An emerging rupture in Iran-Turkey relations

Erdogan has found himself reassessing the blossoming ties with the Islamic Republic much sooner than expected.

Ahmadinejad, Erdogan, Da Silva et al (photo credit: Associated Press)
Ahmadinejad, Erdogan, Da Silva et al
(photo credit: Associated Press)
Turkish Prime Minister Recep Tayyip Erdogan has suddenly found himself reassessing his government’s burgeoning ties with the Islamic Republic of Iran – and sooner than expected.
One of the reasons Turkey agreed to Iran’s demands and voted against new UN sanctions was because the Iranian government promised it would continue to negotiate with the West. However, it did not take long for Supreme Leader Ali Khamenei to break his promise.
Soon after the UN resolution was passed, he declared, through President Mahmoud Ahmadinejad, that all negotiations will be suspended for two months.
This has clearly angered the Turks, who may not be able to stand by Teheran for very much longer. And why should they? The US government is already breathing down Erdogan’s neck, and word is that the meeting between the two sides at last month’s G20 summit in Canada was tense. US President Barack Obama arrived late to the meeting, and there were no joint press statements or photographs taken together.
This, in addition to other reports that the US canceled its participation at a recent regional security conference in Turkey a mere 12 hours before it started.
The Turkish government knew well in advance that its decision to back Iran in the UN would raise the ire of the Americans.
However, it hoped that the merits of the relationship with Teheran would compensate for that and make such a policy worthwhile. Reality is proving otherwise. The Brazilians soon realized after sanctions passed that it wasn’t worth their while to defend Iran’s nuclear cause. The Turks, based on Washington’s reaction and the fact that Teheran broke its promise of negotiations, could very well reach the same conclusion – and sooner than many expected.
This does not mean that Turkey is going to break relations with Teheran, nor does it mean that it will distance itself from Iran altogether. What it does mean is that Erdogan and his AKP party will reduce their support for Iran’s cause in the UN. They will stop acting like Khamenei’s lawyer and defender in the West, because that’s what Khamenei wanted from them all along, and he was prepared to pay handsomely for it with a cheap gas deal and lucrative contracts for Turkish companies.
NOW THAT new sanctions are going to be imposed by the UN, as well as the US and the EU, the Iranian government is going to find it harder to buy political support at the UN.
One major reason will be the decline in value of Iranian incentives. There are few countries which would now prefer to side with Iran against the West. This means it will be more difficult for Khamenei to find heavy weight countries from the Nonaligned Movement to back its stance. Even Venezuela’s Hugo Chavez is not as vociferous as he once was; snubbed by Iran’s ties with Brazil, he did not attend the recent nuclear summit in Teheran.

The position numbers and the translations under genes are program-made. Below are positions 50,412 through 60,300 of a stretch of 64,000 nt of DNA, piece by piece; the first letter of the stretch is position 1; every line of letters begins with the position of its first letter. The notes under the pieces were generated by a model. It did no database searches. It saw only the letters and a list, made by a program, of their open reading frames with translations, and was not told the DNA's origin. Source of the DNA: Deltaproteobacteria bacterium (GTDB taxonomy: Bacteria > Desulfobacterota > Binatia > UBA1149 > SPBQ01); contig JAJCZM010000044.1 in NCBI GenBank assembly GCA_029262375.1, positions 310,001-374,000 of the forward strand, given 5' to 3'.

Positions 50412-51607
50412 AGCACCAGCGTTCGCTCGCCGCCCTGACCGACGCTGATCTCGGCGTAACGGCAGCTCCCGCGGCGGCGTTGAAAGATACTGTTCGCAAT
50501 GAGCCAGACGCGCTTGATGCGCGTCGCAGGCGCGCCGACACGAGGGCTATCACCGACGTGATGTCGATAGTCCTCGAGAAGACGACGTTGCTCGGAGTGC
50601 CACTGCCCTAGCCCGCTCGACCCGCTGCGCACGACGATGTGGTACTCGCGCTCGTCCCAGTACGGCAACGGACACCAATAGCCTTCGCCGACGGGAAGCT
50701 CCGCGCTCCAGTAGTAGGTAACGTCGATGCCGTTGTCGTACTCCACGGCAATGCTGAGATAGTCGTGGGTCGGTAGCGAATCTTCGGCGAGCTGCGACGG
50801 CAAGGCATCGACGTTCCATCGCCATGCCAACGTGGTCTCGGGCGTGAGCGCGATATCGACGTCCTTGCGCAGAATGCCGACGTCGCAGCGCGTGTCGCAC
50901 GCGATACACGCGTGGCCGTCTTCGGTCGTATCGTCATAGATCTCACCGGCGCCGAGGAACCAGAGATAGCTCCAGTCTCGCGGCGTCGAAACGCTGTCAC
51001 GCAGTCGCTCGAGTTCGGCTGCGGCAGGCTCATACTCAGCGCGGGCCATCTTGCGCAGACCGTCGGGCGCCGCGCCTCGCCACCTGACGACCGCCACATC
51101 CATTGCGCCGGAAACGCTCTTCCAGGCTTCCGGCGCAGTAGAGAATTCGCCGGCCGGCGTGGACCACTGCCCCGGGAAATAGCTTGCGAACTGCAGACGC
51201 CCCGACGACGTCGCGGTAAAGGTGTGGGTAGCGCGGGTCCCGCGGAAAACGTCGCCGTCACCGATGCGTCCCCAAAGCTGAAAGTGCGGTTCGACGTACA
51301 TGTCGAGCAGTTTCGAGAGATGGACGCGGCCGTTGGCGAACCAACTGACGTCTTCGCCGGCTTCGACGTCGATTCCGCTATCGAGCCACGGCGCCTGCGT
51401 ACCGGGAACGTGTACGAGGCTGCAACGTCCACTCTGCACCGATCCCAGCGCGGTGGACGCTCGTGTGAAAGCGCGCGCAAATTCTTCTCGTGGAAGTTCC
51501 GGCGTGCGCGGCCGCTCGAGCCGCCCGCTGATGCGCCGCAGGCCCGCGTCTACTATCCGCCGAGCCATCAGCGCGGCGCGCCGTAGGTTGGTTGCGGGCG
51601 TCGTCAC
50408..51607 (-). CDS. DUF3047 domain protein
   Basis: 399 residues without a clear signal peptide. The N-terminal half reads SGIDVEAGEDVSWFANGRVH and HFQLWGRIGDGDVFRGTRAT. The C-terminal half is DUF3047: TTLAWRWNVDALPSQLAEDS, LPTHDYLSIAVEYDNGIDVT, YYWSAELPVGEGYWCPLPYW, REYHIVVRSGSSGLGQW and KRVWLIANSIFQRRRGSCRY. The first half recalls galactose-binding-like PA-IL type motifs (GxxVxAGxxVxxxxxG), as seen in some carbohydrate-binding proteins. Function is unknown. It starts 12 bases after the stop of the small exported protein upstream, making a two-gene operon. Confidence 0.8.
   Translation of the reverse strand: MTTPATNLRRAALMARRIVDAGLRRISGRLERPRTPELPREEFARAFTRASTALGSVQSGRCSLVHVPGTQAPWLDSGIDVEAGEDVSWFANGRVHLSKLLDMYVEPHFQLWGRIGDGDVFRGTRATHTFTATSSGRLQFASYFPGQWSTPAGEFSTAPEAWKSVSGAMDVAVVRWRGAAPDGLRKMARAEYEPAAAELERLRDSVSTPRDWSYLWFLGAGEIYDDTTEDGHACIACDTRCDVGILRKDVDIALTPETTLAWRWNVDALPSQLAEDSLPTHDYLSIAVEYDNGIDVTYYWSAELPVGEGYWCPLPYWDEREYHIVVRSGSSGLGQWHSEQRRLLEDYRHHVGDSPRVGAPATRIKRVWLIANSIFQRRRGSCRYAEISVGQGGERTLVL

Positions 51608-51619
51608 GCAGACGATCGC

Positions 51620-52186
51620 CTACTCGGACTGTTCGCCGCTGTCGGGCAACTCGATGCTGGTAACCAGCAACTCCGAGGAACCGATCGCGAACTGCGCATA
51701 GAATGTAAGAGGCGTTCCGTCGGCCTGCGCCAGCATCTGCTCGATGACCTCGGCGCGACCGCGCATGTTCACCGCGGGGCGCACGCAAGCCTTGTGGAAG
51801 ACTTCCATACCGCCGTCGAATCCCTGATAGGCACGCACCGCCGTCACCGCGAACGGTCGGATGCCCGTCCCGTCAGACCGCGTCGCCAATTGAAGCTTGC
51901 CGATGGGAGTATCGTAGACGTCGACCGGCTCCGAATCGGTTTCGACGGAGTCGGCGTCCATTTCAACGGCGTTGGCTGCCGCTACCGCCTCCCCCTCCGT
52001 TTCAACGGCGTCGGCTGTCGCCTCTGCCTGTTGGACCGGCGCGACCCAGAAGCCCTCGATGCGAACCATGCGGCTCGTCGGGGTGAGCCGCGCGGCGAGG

This is just one impact of sanctions.
There are also domestic implications.
Some countries, including Israel, have dismissed the latest round of sanctions.
The Iranian government has not.
Ahmadinejad has already started a domestic PR campaign to calm nerves.
In a recent interview he tried to downplay their impact by saying that the US and Iran do not have any economic relations, therefore the latest round won’t have any impact on Iran’s economy.
This is, of course, wrong. Although direct trade between both countries is not very much, the new round of sanctions is nevertheless going to hit the economy hard. First and foremost, it is going to become more difficult for American companies who were using the United Arab Emirates to resell their products to Iran. This is partly due to the UAE’s commitment to abide by the new sanctions.
There is also the oil sector. The Iranian oil industry needs close to $140 billion of investment over the next 10 years to maintain its current production capacity. The new round of sanctions will complicate the Iranian oil industry’s abilities to attract the investment it needs to keep functioning. It will also make it far more expensive and difficult to buy equipment for this all important sector. This is a serious threat, one which in the long term could threaten the oil industry with a possible meltdown.
Nuclear armed or not, these are dangers which Iran’s leaders can only ignore at their own peril.
The writer is an Iranian-Israeli Middle East analyst and coauthor of The Nuclear Sphinx of Teheran: Mahmoud Ahmadinejad and the State of Iran. This article originally appeared on